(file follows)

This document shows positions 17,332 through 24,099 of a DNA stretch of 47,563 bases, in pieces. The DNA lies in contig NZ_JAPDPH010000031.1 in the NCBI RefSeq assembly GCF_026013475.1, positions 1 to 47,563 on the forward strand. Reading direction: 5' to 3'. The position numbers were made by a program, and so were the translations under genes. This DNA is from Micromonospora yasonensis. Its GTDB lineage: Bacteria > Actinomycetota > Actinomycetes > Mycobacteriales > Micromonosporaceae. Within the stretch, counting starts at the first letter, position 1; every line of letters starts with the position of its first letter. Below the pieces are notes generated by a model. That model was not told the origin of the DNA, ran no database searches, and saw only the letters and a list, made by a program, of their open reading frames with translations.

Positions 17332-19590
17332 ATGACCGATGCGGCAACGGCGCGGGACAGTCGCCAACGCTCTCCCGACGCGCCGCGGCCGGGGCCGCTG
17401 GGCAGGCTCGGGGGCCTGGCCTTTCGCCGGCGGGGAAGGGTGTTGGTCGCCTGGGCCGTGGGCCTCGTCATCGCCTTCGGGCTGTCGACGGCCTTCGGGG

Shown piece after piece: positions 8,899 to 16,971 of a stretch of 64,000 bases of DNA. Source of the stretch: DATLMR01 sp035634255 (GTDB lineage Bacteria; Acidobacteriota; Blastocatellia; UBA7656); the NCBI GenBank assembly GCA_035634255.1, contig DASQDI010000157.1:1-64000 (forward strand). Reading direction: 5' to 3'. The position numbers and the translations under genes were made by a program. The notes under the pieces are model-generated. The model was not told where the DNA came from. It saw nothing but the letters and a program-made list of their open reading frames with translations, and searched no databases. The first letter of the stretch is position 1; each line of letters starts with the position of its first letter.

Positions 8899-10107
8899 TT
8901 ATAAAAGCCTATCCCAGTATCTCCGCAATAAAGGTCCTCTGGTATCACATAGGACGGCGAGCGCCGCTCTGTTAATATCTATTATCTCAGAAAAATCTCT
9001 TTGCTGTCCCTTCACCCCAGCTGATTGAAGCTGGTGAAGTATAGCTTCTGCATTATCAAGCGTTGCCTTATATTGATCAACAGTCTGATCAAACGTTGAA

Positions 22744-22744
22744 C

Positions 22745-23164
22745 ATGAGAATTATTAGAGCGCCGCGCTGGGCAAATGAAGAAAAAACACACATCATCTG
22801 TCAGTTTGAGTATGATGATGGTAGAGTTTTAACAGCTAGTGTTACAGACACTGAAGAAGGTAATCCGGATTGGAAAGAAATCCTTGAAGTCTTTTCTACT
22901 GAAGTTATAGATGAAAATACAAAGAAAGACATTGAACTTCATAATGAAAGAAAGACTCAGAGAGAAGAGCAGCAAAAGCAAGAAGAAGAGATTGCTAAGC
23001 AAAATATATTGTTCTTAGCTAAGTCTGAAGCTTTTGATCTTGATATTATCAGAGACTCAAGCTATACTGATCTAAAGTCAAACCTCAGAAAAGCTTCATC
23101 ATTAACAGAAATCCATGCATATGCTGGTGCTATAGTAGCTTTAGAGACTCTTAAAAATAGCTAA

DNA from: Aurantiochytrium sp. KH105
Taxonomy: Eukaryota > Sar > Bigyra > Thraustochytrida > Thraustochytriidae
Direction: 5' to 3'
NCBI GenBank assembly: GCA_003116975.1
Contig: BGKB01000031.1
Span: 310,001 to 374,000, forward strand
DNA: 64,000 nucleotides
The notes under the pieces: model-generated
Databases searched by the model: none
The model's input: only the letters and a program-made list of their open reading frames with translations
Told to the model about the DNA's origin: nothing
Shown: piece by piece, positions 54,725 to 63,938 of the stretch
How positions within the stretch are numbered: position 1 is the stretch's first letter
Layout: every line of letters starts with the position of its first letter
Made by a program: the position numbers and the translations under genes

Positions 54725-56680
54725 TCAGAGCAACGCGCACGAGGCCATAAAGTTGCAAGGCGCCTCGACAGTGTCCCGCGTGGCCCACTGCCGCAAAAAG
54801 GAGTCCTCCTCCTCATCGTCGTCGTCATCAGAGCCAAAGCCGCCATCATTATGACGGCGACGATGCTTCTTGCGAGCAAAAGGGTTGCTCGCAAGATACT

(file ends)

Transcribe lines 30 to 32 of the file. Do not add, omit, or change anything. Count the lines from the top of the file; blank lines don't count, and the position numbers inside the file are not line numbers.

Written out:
How positions within the stretch are numbered: position 1 is the stretch's first letter
Layout: every line of letters starts with the position of its first letter
Made by a program: the position numbers and the translations under genes